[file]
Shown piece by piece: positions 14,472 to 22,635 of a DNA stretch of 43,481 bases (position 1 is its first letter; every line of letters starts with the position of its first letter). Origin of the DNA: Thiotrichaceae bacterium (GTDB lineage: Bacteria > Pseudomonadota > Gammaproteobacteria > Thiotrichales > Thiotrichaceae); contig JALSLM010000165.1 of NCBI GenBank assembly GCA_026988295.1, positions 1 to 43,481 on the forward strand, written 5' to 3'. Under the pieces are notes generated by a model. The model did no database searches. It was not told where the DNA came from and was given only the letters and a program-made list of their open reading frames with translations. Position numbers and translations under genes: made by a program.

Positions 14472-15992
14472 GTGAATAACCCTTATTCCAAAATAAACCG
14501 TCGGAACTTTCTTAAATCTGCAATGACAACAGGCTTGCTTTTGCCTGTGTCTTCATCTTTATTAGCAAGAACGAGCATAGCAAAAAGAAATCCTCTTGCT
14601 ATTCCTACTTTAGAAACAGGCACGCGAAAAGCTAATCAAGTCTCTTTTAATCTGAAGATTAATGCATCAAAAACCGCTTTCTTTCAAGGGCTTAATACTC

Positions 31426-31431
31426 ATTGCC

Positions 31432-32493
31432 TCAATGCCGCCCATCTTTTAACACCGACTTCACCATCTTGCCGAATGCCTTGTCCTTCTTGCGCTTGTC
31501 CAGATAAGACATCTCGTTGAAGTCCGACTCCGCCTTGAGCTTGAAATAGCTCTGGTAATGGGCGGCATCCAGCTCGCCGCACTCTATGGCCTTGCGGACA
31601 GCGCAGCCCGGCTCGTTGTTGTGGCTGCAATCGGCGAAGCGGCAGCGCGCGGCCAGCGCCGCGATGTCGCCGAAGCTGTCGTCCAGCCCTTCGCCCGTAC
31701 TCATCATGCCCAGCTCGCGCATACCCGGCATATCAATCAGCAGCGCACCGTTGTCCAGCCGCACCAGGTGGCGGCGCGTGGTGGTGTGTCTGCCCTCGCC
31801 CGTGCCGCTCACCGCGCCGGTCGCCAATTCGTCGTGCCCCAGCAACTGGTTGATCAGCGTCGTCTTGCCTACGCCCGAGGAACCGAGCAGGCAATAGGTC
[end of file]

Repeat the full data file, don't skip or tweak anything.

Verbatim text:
Shown piece by piece: positions 14,472 to 22,635 of a DNA stretch of 43,481 bases (position 1 is its first letter; every line of letters starts with the position of its first letter). Origin of the DNA: Thiotrichaceae bacterium (GTDB lineage: Bacteria > Pseudomonadota > Gammaproteobacteria > Thiotrichales > Thiotrichaceae); contig JALSLM010000165.1 of NCBI GenBank assembly GCA_026988295.1, positions 1 to 43,481 on the forward strand, written 5' to 3'. Under the pieces are notes generated by a model. The model did no database searches. It was not told where the DNA came from and was given only the letters and a program-made list of their open reading frames with translations. Position numbers and translations under genes: made by a program.

Positions 14472-15992
14472 GTGAATAACCCTTATTCCAAAATAAACCG
14501 TCGGAACTTTCTTAAATCTGCAATGACAACAGGCTTGCTTTTGCCTGTGTCTTCATCTTTATTAGCAAGAACGAGCATAGCAAAAAGAAATCCTCTTGCT
14601 ATTCCTACTTTAGAAACAGGCACGCGAAAAGCTAATCAAGTCTCTTTTAATCTGAAGATTAATGCATCAAAAACCGCTTTCTTTCAAGGGCTTAATACTC

Positions 31426-31431
31426 ATTGCC

Positions 31432-32493
31432 TCAATGCCGCCCATCTTTTAACACCGACTTCACCATCTTGCCGAATGCCTTGTCCTTCTTGCGCTTGTC
31501 CAGATAAGACATCTCGTTGAAGTCCGACTCCGCCTTGAGCTTGAAATAGCTCTGGTAATGGGCGGCATCCAGCTCGCCGCACTCTATGGCCTTGCGGACA
31601 GCGCAGCCCGGCTCGTTGTTGTGGCTGCAATCGGCGAAGCGGCAGCGCGCGGCCAGCGCCGCGATGTCGCCGAAGCTGTCGTCCAGCCCTTCGCCCGTAC
31701 TCATCATGCCCAGCTCGCGCATACCCGGCATATCAATCAGCAGCGCACCGTTGTCCAGCCGCACCAGGTGGCGGCGCGTGGTGGTGTGTCTGCCCTCGCC
31801 CGTGCCGCTCACCGCGCCGGTCGCCAATTCGTCGTGCCCCAGCAACTGGTTGATCAGCGTCGTCTTGCCTACGCCCGAGGAACCGAGCAGGCAATAGGTC